A factorial randomized controlled trial. Objectives To investigate the addition of manual therapy to exercise therapy for the reduction of pain and increase of physical function in people with knee osteoarthritis (OA), and whether “booster sessions” compared to consecutive sessions may improve outcomes. Background The benefits of providing manual therapy in addition to exercise therapy, or of distributing treatment sessions over time using periodic booster sessions, in people with knee OA are not well established. Methods All participants had knee OA and were provided 12 sessions of multimodal exercise therapy supervised by a physical therapist. Participants were randomly allocated to 1 of 4 groups: exercise therapy in consecutive sessions, exercise therapy distributed over a year using booster sessions, exercise therapy plus manual therapy without booster sessions, and exercise therapy plus manual therapy with booster sessions. The primary outcome measure was the Western Ontario and McMaster Universities Osteoarthritis Index (WOMAC score; 0-240 scale) at 1-year follow-up. Secondary outcome measures were the numeric pain-rating scale and physical performance tests. Results Of 75 participants recruited, 66 (88%) were retained at 1-year follow-up. Factorial analysis of covariance of the main effects showed significant benefit from booster sessions (P = .009) and manual therapy (P = .023) over exercise therapy alone. Group analysis showed that exercise therapy with booster sessions (WOMAC score, -46.0 points; 95% confidence interval [CI]: -80.0, -12.0) and exercise therapy plus manual therapy (WOMAC score, -37.5 points; 95% CI: -69.7, -5.5) had superior effects compared with exercise therapy alone.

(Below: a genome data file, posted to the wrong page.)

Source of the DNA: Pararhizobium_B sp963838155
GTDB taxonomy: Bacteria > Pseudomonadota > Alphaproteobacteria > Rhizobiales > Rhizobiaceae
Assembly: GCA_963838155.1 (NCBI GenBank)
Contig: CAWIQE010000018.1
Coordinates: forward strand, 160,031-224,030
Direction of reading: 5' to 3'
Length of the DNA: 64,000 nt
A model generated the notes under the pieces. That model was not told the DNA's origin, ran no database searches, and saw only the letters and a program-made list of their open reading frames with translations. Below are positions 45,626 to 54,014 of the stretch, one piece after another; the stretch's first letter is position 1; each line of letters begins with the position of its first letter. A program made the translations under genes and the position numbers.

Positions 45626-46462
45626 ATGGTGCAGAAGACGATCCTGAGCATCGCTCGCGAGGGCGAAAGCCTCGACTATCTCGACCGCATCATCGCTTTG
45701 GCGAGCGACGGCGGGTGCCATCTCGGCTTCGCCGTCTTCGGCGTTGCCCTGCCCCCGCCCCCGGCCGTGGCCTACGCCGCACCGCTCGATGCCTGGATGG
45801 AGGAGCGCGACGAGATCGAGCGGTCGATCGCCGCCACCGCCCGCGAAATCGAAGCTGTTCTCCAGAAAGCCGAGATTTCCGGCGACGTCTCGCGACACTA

The combined strategy of exercise therapy plus manual therapy with booster sessions was not superior to exercise therapy alone. Conclusion Distributing 12 sessions of exercise therapy over a year in the form of booster sessions was more effective than providing 12 consecutive exercise therapy sessions. Providing manual therapy in addition to exercise therapy improved treatment effectiveness compared to providing 12 consecutive exercise therapy sessions alone.